House of Stuart
The house of Stuart sat on England's throne from 1603 until 1714, with intervals from 1649-1660 and 1694-1702. Although not taking the throne in England until 1603, the Stuarts had been Kings of Scotland since the ascension of Robert II (r. 1371-1390), the son of Marjorie Bruce (c. 1297-1316), daughter of King Robert I (r. 1306-1329). The Stewart succession passed smoothly (though not without issues as a majority of the succeeding monarchs were underage upon ascending the throne and several kings were either murdered or killed in battle) through Robert III (r. 1390-1406); James I (r. 1406-1437); James II (r. 1437-1460); James III (r. 1460-1488); James IV (r. 1488-1513); James V (r. 1513-1542); and, finally, Mary (r. 1542-1567), who was forced to abdicate in favor of her infant son, James VI (r. 1567-1625). Queen Mary actually married her cousin, Henry Stuart, Lord Darnley, to keep the Stuart name on Scotland's throne. After the death of Queen Elizabeth I of England, James VI was able to ascend the English throne as King James I (r. 1603-1625). James I traced his claim through his descent from Margaret (1489-1541), eldest daughter of King Henry VII (r. 1485-1509), who had married James' great-grandfather, James IV. James I's eldest son, Prince Henry, predeceased him so he was therefore succeeded by his younger son as Charles I (r. 1625-1649), who was ultimately defeated in a civil war, deposed and executed, under the authority of Oliver Cromwell (1599-1658). For the next eleven years, England was ruled by a protectorate, led by Cromwell and then his son, Richard (1626-1712). Richard Cromwell, however, would prove to be a weak leader and soon Charles I's son, Charles II (r. 1660-1685), who had been reigning in Scotland since his father's execution, would be restored to his throne. Charles II was succeeded by his brother, James II (r. 1685-1688, d. 1701). James II, a Catholic in a Protestant nation, was ultimately forced to flee and abdicate in favor of his daughter, Mary II (r. 1688-1694) and her husband, William III (r. 1688-1702).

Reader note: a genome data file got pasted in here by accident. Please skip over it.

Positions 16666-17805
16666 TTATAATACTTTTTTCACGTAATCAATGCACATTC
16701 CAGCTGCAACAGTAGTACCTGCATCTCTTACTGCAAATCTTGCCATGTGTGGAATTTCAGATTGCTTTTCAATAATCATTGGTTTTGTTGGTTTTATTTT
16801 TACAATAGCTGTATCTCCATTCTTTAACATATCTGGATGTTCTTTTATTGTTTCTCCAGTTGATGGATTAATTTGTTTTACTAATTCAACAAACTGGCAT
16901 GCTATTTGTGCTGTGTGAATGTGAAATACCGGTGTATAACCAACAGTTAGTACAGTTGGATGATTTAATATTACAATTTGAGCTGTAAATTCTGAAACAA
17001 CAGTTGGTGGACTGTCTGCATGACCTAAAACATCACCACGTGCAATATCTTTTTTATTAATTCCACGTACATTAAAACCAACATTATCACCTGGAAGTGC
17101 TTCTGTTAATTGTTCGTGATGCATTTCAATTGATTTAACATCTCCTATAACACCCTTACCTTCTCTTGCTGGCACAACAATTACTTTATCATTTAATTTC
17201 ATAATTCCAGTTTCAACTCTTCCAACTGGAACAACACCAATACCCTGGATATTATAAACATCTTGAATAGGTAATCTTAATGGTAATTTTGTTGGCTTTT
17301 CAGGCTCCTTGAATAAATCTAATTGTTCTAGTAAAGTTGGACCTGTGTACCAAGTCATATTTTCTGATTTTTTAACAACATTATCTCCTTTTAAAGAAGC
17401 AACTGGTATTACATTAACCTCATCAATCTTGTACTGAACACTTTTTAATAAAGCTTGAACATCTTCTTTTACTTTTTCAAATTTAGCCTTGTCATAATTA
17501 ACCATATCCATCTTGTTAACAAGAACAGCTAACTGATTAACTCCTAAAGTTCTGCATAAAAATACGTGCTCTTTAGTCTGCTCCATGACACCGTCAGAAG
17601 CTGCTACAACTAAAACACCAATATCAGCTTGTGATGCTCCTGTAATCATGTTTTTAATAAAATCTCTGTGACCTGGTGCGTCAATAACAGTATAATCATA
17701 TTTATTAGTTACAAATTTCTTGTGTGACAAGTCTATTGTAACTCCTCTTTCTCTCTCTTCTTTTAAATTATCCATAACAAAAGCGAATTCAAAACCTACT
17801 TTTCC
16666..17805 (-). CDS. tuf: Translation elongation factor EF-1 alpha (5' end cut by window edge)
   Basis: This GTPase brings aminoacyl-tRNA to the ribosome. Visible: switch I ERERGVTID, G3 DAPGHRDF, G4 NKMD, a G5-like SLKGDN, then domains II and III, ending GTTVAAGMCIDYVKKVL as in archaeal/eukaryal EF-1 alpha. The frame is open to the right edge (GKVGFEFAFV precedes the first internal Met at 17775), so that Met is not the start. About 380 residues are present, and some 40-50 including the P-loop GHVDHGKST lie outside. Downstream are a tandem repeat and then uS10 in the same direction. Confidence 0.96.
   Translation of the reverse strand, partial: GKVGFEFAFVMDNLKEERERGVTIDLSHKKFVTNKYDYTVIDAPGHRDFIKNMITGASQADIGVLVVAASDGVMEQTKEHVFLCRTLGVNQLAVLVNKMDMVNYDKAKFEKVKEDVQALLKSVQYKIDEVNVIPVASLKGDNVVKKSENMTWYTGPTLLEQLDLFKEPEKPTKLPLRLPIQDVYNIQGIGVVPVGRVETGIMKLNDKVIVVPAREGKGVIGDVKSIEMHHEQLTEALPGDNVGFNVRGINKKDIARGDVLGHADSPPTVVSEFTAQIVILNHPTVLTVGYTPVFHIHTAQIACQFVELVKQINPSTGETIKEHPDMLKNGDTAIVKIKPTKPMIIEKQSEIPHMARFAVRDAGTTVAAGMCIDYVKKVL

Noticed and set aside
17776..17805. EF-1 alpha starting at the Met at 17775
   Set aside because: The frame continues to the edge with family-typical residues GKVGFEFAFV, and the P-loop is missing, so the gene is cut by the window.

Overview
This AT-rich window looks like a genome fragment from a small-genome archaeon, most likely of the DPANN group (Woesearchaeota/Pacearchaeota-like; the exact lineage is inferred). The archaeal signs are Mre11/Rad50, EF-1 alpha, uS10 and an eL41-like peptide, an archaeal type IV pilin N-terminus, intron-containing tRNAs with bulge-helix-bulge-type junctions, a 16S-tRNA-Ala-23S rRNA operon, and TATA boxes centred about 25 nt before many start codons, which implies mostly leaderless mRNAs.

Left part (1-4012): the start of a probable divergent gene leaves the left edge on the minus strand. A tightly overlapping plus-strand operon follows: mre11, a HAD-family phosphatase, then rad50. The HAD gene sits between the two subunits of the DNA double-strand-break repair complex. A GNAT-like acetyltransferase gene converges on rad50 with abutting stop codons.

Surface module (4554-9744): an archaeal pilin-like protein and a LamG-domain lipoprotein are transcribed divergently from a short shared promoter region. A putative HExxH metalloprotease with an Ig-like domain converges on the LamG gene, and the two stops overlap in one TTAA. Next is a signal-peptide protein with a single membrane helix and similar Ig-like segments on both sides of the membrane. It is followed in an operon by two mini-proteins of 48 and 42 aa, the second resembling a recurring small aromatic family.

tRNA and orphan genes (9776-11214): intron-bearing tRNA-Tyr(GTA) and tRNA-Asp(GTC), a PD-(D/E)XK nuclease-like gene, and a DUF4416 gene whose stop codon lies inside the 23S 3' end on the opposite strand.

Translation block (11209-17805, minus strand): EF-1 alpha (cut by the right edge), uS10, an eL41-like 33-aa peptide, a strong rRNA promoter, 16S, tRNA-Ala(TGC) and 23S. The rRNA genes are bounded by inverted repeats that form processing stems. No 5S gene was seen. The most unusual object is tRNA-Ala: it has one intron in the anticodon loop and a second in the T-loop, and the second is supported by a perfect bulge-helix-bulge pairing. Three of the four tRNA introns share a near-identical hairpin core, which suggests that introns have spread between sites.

James II lived the rest of his life in exile with his one surviving legitimate son, James (1688-1766), who styled himself James III, or, the Old Pretender. He was "succeeded" as pretender successively by his two sons Charles (1720-1788, styled Charles III or the Young Pretender) and Henry (1725-1807, styled Henry IX). Charles did press his claim to the throne during the reign of King George II, but was unsuccessful and the Stuart name died in the legitimate male line after Henry's death. In England, after death of William III, James II's younger daughter, Anne (r. 1702-1714), succeeded to the throne and would be the last Stuart monarch. Anne had name her second cousin Sophia, a granddaughter of James I through his daughter Elizabeth, as her heir. Sophia, however, would die just months before the queen herself and Anne would therefore be succeeded by her son George of Hanover, who reigned as George I (r. 1714-1727), the first member of the house of Hanover.